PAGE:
3. Create distractions

Researchers have discovered that children cope better with pain if they are distracted by something enjoyable.

If your child can handle the light and sound, put on a DVD of her favorite movie or TV series to distract her focus from the pain. Play soothing, relaxing music or quietly read a happy story or fairy tale.

You can read more about the research underlying this theory here: Study: TV Soothes Pain Better Than Mom.


Take cues from what makes your child feel better. If silence is the best for her, respect that and keep things as quiet as possible until she feels better.

4. Talk about the fear

If you've ever had a migraine you know how much fear is a part of the experience. You wonder if you will ever feel better; if you did something to cause this pain; if you are being punished for a misdeed; when the next migraine might strike; and what you're going to miss out on while you're down for the count. These thoughts are overwhelming to most adults. Being a child means having limited capacity and life experiences to manage these emotions.

Instead of ignoring the migraine once it's over, find a quiet time to talk to your child about the experience. Ask her whether she was scared. Tell her it's not her fault and that she didn't do anything to deserve the pain and discomfort. Ask her if she prefers to be cuddled and touched during the pain or if that makes it worse. Ask if she prefers to be left alone and periodically checked on during an attack or if she prefers to have someone quietly sit with her and keep her company. Tell her she can always come to you when she's scared and tell you how she's feeling.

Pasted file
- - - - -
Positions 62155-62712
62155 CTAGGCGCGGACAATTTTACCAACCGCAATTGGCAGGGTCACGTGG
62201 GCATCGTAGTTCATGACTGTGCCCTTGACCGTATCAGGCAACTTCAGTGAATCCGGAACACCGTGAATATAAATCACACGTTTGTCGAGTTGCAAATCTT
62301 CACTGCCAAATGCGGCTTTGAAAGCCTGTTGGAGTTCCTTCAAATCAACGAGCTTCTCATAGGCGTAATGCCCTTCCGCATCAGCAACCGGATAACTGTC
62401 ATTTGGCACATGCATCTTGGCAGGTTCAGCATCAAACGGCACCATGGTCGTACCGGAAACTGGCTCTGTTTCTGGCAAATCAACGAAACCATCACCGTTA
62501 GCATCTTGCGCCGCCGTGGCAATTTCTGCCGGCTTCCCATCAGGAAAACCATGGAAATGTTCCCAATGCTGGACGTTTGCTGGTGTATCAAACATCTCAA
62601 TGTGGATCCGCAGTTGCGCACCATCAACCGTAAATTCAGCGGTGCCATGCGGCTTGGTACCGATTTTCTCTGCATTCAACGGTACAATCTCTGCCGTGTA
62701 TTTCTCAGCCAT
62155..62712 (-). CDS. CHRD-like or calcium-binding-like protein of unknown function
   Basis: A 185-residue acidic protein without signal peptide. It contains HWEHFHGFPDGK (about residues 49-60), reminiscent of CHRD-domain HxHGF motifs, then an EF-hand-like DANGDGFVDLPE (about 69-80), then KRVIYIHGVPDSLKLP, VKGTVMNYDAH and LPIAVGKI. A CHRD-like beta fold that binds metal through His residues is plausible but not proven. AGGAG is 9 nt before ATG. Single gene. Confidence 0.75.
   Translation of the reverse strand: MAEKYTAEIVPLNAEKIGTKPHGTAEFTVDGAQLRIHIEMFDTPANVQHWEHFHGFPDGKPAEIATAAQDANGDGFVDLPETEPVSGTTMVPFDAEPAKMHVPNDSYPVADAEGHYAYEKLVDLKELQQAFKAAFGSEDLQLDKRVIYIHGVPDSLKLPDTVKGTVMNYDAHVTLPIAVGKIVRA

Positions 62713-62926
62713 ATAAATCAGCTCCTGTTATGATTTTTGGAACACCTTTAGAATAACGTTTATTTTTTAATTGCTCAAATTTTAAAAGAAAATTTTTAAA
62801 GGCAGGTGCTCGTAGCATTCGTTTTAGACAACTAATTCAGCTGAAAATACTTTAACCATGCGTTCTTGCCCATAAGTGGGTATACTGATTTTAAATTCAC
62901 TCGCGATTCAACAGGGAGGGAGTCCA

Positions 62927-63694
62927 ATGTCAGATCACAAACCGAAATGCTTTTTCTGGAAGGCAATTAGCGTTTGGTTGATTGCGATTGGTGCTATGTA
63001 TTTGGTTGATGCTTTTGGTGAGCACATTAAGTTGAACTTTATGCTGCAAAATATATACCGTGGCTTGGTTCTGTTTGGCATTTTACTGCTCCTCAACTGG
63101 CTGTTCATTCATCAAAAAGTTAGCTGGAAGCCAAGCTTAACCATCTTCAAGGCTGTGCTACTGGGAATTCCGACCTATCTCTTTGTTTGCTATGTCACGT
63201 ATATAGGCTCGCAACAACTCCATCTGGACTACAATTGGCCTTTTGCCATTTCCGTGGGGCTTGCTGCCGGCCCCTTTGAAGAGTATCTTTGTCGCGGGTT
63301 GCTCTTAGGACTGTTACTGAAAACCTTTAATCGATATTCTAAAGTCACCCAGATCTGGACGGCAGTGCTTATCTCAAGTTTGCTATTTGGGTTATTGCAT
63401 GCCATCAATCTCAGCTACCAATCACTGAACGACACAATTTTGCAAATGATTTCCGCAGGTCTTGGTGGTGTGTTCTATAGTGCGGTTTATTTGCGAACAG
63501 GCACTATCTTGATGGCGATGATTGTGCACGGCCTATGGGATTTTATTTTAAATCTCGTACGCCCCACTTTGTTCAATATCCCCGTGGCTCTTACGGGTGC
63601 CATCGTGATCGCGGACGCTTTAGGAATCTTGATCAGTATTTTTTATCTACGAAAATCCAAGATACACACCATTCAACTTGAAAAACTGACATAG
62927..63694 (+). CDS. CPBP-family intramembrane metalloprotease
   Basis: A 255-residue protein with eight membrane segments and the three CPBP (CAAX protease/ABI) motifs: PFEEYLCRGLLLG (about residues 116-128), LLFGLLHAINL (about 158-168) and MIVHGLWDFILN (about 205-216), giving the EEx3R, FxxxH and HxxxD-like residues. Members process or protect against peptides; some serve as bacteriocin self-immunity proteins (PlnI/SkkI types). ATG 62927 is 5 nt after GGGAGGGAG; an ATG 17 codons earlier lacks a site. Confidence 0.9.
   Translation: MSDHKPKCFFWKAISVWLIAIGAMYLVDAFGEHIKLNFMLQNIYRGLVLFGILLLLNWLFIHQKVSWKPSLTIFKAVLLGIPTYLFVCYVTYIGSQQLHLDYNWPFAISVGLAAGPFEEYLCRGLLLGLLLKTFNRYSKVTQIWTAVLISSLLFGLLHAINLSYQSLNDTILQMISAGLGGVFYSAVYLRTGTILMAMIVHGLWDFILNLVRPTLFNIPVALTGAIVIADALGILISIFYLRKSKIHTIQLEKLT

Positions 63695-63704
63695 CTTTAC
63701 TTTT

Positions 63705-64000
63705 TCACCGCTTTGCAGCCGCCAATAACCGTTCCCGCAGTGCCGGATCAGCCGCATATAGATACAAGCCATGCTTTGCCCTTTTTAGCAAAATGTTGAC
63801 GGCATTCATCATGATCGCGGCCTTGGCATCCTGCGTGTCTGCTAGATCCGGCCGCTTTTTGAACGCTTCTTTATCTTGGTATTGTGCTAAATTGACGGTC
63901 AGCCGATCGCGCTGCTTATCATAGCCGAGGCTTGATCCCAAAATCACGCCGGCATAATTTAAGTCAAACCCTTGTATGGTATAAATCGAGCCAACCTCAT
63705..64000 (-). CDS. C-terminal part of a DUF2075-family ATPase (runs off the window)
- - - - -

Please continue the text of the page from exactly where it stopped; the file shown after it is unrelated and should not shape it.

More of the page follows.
5. Develop coping strategies in advance

After a migraine has passed and your child has had a chance to recover, initiate a conversation about techniques for coping with pain. There are some excellent books for children that will help you approach the child on her level and teach her skills for dealing with such an overwhelming situation. 


Here are some books I recommend for younger kids:



My Secret by Gretchen Rautman
Imagine a Rainbow: A Child's Guide for Soothing Pain

Little Tree: A Story for Children With Serious Medical Illness

Visualization through guided relaxation can be a helpful tool for children dealing with pain, but you need to practice it when your child is feeling well. The throws of a severe migraine are not a good teaching moment. The best thing my mom could offer back in the day was to encourage me not to cry because it would make me feel worse. I know now that if she'd known about it, working with me on guided relaxation would have helped tremendously.


Here are some guided relaxation / meditation options I recommend.

Some will be good for developing familiarity with these concepts when your child is not experiencing a Migraine attack. Others will be great for building the familiarity necessary for successfully using these techniques during an attack.

For younger kids:

For older kids / teens:


How do you comfort your child when she has a migraine? How were you comforted as a child with migraines? Share your stories in the comments.

Photo Sharing and Video Hosting at Photobucket Content by Diana E. Lee.


DISCLAIMER: Nothing on this site constitutes medical or legal advice. I am a patient who is engaged and educated and enjoys sharing my experiences and news about migraines, pain and depression. Please consult your own health care providers for advice on your unique situation.